Step aside Xavier, we have no time for your holier than thou ‘save the mutants’ PC babble here, not in Jon S. Baird’s adaptation of Filth staring the awesome James McAvoy. In what can best be described as a Glasgow kiss to the groin, Filth explores a character so morally destitute that you’ll be scrubbing yourself with holy-water come the end. From his vile abuse of power to stalking and bribing/blackmailing friends we are dragged kicking and screaming along this roller-coaster ride that swings wildly between dark comedy and pure sadomasochistic fantasy. And I loved every second of it.
Based on the third novel by Irvin Welsh – the Scotsman who brought us the cult hit Trainspotting – writer, director and producer Jon S. Baird pulls no punches in his exploration of Detective Sergeant Bruce Robertson, portrayed by McAvoy in a role that he surprisingly fits very well. The movie tracks the desperate attempts of Robertson to win a promotion; something that he feels will bring back his estranged wife and will do anything, ANYTHING win it. Baird puts us in a tricky situation here because the protagonist is such an unlikable bastard for most of the movie. Sure, at first he comes across as a hard arse similar to some of the characters you’ll have seen in a Guy Ritchie movie but this quickly turns into something far darker and far harder to laugh at. And this is one of the main reasons why I like it. You see a character try and redeem himself close to the beginning but when this fails his motivation turns from ‘try fix it’ to ‘just go with it and hope for the best’. Baird also uses hallucinations to help explore Robertson’s motivations – from his wife tormenting him or his psychologist driving him nuts – these are needed as we do tend to forget what the hell is going on as his own personal maelstrom engulfs him.
Unlike Trainspotting Filth centres on one character, a sociopathic, rage-filled, morally bankrupt Detective Sergeant Bruce Robertson. His decent into full blown madness reminded me of Conrad Kurtz in The Heart of Darkness, only this time we get to see it happen in front of us, which makes it far more personal and scary. It can also be damn funny at times too. Snatching a balloon from a rude kid and then pulling zap signs at him is mean, it’s bully behaviour but you can just about excuse it in that ‘oh, you’ kind of way. Almost killing your best friend from a bad drug experience and then framing him for a crime you actually committed, not so much. McAvoy really does go all out in convincing us of Robertson’s appalling behaviour, but Baird balances this with flashes of potential redemption that has you hoping for the character’s eventual salvation. I was really taken aback by the performance of McAvoy and can see that he has matured from roles in movies such as Trance and Welcome to the Punch. In fact he is so badass it’s difficult to imagine him as a good guy after this movie (there goes the next X-Men movie…) McAvoy was said to have been very apologetic to his fellow cast members after filming some of the dirtier scenes. When you watch the movie you’ll know why.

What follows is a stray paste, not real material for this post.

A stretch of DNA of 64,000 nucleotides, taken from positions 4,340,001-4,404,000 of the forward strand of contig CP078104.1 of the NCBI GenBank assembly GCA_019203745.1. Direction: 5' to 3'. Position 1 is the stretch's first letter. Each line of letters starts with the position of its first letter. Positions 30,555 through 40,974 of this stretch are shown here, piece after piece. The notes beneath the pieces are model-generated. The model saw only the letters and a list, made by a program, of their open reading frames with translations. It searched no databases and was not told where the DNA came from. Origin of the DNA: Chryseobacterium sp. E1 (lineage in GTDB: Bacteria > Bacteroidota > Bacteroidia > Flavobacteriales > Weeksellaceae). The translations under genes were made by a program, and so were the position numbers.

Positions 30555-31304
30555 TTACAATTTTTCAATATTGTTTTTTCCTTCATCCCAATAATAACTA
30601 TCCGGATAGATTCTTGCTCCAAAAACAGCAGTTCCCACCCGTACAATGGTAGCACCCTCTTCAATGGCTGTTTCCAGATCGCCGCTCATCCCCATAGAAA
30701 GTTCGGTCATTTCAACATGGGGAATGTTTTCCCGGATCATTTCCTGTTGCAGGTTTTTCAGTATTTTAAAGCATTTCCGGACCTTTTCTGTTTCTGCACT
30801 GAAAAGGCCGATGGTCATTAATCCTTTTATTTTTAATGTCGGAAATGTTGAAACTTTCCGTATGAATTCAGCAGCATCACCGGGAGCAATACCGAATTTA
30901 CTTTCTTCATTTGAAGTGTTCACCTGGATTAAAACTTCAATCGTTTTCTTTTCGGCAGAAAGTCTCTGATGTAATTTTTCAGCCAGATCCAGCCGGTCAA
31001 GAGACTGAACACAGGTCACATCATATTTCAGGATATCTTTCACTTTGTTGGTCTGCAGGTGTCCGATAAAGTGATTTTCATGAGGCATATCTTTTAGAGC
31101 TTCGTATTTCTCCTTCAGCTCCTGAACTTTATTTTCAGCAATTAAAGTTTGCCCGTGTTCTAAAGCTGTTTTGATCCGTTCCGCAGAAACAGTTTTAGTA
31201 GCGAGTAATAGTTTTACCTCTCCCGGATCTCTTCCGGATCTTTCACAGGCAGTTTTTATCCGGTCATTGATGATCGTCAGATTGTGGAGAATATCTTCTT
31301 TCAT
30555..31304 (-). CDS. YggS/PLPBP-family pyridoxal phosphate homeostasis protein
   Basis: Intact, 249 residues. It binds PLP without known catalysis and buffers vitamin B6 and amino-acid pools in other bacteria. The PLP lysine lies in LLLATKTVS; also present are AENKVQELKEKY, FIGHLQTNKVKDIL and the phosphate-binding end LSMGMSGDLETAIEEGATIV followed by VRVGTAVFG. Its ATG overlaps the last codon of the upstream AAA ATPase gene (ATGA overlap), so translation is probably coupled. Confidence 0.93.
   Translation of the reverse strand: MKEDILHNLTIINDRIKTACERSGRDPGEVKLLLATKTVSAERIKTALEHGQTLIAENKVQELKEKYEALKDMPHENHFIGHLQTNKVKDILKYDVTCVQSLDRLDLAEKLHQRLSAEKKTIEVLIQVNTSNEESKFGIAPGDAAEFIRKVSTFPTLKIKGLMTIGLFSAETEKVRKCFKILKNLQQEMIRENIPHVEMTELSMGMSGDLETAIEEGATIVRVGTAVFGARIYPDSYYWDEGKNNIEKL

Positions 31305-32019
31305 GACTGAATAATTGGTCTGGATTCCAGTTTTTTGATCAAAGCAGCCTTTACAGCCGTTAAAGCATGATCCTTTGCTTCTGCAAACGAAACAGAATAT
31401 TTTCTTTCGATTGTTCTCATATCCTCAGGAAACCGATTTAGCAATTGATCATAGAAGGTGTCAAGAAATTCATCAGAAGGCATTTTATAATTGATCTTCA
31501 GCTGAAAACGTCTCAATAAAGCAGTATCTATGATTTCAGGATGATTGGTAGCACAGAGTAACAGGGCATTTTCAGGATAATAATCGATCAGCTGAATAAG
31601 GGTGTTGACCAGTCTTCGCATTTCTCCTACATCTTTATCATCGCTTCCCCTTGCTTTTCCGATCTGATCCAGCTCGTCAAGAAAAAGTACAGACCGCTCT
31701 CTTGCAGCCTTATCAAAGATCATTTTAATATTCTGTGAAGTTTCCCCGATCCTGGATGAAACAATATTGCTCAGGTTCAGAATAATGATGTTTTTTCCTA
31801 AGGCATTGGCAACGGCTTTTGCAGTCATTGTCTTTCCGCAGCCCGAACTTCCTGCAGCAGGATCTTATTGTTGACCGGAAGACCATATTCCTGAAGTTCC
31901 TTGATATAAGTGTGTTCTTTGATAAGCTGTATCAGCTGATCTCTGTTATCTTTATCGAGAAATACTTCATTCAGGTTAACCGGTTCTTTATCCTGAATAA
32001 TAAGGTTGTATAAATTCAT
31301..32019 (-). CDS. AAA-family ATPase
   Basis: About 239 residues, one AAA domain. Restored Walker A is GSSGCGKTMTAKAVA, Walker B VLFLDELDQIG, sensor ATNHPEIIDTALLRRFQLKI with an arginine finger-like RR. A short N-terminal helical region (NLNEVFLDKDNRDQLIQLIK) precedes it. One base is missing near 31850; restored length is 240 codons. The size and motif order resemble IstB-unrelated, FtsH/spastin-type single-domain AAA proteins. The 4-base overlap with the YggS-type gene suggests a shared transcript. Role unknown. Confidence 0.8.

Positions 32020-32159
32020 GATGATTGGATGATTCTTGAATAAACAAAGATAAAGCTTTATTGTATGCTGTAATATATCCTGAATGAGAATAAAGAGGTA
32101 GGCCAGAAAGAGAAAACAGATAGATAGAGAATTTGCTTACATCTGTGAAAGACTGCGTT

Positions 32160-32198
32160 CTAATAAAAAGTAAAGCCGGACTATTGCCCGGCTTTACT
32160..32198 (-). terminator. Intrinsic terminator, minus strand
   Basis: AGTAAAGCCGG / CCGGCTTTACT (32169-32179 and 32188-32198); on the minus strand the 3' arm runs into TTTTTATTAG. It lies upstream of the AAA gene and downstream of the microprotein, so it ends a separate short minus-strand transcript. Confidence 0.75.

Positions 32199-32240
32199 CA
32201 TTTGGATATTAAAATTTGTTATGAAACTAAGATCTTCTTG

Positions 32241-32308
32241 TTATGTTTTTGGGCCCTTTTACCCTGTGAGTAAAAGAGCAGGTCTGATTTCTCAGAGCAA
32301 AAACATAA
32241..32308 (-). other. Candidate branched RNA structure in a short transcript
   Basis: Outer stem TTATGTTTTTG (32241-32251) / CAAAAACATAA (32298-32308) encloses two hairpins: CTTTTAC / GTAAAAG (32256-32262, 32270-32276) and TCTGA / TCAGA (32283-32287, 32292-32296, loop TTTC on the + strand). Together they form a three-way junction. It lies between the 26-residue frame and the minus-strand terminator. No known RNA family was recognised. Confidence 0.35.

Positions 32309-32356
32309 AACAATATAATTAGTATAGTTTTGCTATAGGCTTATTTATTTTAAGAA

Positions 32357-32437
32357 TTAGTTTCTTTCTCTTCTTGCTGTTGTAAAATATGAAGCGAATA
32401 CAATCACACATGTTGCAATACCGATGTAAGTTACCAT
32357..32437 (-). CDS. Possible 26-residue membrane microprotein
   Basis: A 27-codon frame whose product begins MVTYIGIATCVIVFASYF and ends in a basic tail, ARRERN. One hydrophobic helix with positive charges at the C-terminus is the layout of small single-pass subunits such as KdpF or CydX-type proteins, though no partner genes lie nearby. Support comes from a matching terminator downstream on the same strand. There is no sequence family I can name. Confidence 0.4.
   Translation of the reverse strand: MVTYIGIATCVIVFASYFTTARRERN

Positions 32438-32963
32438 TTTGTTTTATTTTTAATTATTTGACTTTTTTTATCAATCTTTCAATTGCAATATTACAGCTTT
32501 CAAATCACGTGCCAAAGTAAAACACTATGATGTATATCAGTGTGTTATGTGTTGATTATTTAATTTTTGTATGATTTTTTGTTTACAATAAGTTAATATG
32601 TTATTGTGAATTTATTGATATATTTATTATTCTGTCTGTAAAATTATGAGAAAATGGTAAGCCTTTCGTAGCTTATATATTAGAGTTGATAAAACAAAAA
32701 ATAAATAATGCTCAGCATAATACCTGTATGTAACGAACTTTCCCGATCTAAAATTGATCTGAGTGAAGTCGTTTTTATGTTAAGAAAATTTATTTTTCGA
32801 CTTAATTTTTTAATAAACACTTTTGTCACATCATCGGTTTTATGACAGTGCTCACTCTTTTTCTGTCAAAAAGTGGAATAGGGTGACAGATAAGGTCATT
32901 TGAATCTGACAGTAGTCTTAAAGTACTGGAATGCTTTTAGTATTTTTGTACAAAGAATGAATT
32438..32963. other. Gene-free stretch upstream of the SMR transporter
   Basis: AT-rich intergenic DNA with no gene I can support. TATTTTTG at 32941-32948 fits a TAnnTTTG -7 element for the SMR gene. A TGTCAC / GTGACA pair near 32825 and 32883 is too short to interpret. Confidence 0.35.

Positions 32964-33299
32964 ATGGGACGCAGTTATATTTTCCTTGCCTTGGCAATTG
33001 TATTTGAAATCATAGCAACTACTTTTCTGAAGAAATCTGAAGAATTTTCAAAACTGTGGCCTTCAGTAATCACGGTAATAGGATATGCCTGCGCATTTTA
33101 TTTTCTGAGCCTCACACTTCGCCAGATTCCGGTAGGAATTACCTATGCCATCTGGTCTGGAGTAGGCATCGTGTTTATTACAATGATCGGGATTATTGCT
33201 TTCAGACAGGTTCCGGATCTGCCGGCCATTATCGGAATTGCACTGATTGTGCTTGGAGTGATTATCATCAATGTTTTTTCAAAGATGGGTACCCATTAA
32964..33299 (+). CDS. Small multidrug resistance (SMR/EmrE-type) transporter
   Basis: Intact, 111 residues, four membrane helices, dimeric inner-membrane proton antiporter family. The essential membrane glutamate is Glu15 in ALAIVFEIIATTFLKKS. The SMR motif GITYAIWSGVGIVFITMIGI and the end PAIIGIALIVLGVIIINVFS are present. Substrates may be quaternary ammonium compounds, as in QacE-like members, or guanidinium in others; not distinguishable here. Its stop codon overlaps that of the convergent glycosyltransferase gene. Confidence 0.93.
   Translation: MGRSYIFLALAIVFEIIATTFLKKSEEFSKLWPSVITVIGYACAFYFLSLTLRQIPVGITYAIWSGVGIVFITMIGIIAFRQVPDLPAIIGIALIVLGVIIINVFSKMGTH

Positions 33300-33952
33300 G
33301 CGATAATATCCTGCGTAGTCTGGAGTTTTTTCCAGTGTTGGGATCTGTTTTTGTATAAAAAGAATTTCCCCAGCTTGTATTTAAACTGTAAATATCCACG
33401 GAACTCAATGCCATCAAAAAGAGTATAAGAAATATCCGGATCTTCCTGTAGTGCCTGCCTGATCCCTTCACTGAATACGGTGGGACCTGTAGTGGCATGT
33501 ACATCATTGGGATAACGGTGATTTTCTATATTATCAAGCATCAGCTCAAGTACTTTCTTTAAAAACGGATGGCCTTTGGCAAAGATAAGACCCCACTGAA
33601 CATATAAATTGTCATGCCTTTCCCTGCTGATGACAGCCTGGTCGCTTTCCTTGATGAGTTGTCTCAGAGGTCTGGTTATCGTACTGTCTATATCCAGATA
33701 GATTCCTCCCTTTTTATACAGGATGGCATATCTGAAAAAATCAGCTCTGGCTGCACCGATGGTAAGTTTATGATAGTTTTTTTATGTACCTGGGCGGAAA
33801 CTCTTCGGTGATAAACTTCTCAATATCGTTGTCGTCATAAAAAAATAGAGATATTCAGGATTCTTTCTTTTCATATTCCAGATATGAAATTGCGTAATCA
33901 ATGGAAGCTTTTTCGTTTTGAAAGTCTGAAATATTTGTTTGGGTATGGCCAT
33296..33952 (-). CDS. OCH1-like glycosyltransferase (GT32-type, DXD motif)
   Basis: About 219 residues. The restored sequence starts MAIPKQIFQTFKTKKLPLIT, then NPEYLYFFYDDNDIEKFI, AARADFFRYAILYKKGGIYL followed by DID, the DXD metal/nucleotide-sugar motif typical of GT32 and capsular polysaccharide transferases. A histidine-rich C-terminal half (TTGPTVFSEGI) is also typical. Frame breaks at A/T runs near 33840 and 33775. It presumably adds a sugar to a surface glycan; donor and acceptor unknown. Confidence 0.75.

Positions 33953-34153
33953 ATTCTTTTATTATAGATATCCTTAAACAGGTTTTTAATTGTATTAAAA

One of the problems with Filth is that it starts out as a Snatch like dark comedy, one that offers a familiar mood and tone and one that is comfortably recognizable. This is flipped on its head as it turns on ‘desperation speed’ and heads off in a direction some will find sudden and uncomfortable. That being said the supporting cast help with anchoring us in a partial ‘real’ space with their antics. From the woman Robertson is having an affair with and her sexual antics – “cut the gas off!” – to the Chief of police’s extremely carefully phrased homophobia (least we offend anyone), these minor distractions help sooth us for the torment that is Robertson.
Filth will have you laughing and gasping in equal measures and it moves from one to the other so quickly you’ll need a neck brace by the end and possibly an exorcism. It’s a movie that is worth watching just for McAvoy’s performance, a performance so manic and bloody mad you’ll hate him as much as you love him. The story itself is well constructed and will keep you second guessing what is happening right up till the end. Just don’t expect an anti-hero that is ‘roguish’ and ‘loveable’, expect one that makes filth shine.
Release date: 23 May 2014 (16LVNSD)
Last Updated: May 14, 2014